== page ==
It seems like 2017 plans to follow in 2016 footsteps. First, veteran actor Miguel Ferrer passed away last Thursday at age 61. And now pioneering actor Mary Tyler Moore has died at 80 years old, according to her publicist.
It was announced that Moore, who made history with her groundbreaking show, "The Mary Tyler Moore Show," passed away hours after TMZ reported the performer was in "grave condition at a Connecticut Hospital." According to the Washington Post, Moore's publicist, Mara Buxbaum, disclosed the actor's death in a statement without further detail.
Moore has struggled with health issues for the past few years. in 2011, the Brooklyn native underwent brain surgery to remove a benign tumor. Moore, who turned 80 years old in December, was also diagnosed with Type 1 diabetes at age 33 and has also dealt with alcohol abuse problems, according to the New York Daily News. Since her diagnosis, she served as an advocate for the Juvenile Diabetes Research Foundation, in addition to being a staunch animal rights activist.
Fans and celebrities alike took to social media to remember the Emmy Award-winning actor, who pushed boundaries and challenged stereotypes throughout her nearly 60-year career. Not only did she helped blaze the trail for today's crop of female comics, she also inspired young reporters with her character's tenacity and wit. And, despite the fact that "The Mary Tyler Moore Show" was a sitcom, Moore never shied away from tackling tough topics on her show. The actor and producer often brought feminist issues to people's living rooms, comically and unapologetically.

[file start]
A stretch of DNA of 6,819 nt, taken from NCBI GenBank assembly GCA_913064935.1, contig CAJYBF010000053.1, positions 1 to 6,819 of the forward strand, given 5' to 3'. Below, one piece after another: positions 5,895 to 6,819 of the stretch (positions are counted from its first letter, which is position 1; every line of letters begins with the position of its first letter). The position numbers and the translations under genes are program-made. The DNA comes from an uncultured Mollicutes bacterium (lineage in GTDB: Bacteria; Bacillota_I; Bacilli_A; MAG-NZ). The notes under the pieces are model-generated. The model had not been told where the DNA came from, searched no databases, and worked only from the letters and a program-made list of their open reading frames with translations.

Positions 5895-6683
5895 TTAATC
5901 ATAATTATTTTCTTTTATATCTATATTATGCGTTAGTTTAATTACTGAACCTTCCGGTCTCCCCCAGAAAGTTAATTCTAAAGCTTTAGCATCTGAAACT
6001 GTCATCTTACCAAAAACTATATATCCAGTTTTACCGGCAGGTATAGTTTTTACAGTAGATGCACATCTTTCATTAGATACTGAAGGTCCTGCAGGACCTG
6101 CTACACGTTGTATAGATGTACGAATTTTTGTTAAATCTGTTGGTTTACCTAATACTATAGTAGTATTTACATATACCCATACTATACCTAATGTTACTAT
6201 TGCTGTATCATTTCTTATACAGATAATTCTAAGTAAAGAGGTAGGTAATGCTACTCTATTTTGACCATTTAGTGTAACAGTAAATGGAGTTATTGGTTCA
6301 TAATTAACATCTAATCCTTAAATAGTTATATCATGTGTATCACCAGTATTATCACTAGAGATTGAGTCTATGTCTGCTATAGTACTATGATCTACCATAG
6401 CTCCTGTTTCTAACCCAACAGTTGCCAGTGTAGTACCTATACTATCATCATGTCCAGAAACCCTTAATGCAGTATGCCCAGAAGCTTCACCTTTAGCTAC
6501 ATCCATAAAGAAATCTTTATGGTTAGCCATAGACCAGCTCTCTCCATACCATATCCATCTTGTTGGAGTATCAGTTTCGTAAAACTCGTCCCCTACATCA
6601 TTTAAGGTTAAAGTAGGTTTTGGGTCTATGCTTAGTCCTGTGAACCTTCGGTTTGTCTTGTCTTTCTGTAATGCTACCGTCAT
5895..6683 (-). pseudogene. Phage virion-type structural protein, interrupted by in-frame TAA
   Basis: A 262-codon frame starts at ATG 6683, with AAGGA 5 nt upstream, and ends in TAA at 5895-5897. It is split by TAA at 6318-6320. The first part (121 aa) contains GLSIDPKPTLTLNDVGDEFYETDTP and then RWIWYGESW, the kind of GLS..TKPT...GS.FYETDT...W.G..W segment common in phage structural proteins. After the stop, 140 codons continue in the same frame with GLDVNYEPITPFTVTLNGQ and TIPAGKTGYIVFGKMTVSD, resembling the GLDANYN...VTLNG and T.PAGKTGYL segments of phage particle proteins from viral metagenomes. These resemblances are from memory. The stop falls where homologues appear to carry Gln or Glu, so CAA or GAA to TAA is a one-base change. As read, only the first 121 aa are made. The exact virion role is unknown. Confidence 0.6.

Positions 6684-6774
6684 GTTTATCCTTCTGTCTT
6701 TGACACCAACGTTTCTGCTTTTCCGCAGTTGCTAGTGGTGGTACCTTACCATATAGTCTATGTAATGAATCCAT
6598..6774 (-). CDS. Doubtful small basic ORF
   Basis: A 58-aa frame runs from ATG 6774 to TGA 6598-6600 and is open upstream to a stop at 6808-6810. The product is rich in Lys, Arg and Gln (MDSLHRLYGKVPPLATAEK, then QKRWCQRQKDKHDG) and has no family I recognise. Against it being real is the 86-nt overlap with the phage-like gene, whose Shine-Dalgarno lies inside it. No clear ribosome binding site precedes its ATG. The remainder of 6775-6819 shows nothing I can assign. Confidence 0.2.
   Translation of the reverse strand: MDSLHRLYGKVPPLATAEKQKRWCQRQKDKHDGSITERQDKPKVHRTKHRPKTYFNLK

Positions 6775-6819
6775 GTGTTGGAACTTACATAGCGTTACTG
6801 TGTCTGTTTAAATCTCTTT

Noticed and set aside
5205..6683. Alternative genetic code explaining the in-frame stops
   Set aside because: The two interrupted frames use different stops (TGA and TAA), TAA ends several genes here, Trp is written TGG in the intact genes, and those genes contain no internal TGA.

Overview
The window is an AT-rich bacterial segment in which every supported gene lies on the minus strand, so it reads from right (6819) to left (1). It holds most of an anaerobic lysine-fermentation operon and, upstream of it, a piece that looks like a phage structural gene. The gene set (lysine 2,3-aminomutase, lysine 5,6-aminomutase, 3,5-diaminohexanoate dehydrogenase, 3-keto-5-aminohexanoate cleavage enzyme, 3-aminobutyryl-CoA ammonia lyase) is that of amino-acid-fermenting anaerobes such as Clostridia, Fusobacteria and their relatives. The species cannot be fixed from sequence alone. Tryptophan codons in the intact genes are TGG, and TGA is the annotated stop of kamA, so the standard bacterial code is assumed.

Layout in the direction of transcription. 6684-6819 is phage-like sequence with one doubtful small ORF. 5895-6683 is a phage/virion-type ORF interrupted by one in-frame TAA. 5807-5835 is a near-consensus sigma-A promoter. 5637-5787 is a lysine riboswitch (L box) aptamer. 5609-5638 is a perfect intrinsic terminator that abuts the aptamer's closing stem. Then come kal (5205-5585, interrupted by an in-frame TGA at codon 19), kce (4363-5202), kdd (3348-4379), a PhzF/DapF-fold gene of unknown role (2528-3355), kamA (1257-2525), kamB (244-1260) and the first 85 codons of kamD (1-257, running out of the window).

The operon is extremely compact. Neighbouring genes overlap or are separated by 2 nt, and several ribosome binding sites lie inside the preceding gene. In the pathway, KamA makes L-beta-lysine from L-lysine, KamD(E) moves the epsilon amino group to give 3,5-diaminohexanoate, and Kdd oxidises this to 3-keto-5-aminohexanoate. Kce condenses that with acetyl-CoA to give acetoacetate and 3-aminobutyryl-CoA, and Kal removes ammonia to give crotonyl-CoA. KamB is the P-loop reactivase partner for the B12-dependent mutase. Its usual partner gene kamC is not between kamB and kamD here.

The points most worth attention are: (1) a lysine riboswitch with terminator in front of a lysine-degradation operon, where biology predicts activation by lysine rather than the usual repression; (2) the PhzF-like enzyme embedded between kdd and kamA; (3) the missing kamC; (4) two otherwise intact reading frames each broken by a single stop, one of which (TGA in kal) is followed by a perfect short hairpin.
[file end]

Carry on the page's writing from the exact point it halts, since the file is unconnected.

The New York Times rounded up five essential "The Mary Tyler Moore Show" episodes to watch in the actor's honor. Second on the list is season 3, episode 1, "The Good-Time News," which deals with equal pay. That episode aired 45 years ago, proving that Moore was always ahead of her time.
But Moore didn't only make waves for grappling with social justice issues that are still problems today. The legendary performer also showed shattered stereotypes around single working women. Many took Moore's character, Mary Richards — and even Moore herself — to be a feminist icon.
Moore's strength and resolve on and off screen, and her role at the helm of a female-dominated show in the 1970s made way for what's possible today — even though there is still a long way to go. The sky will be full with hats tonight.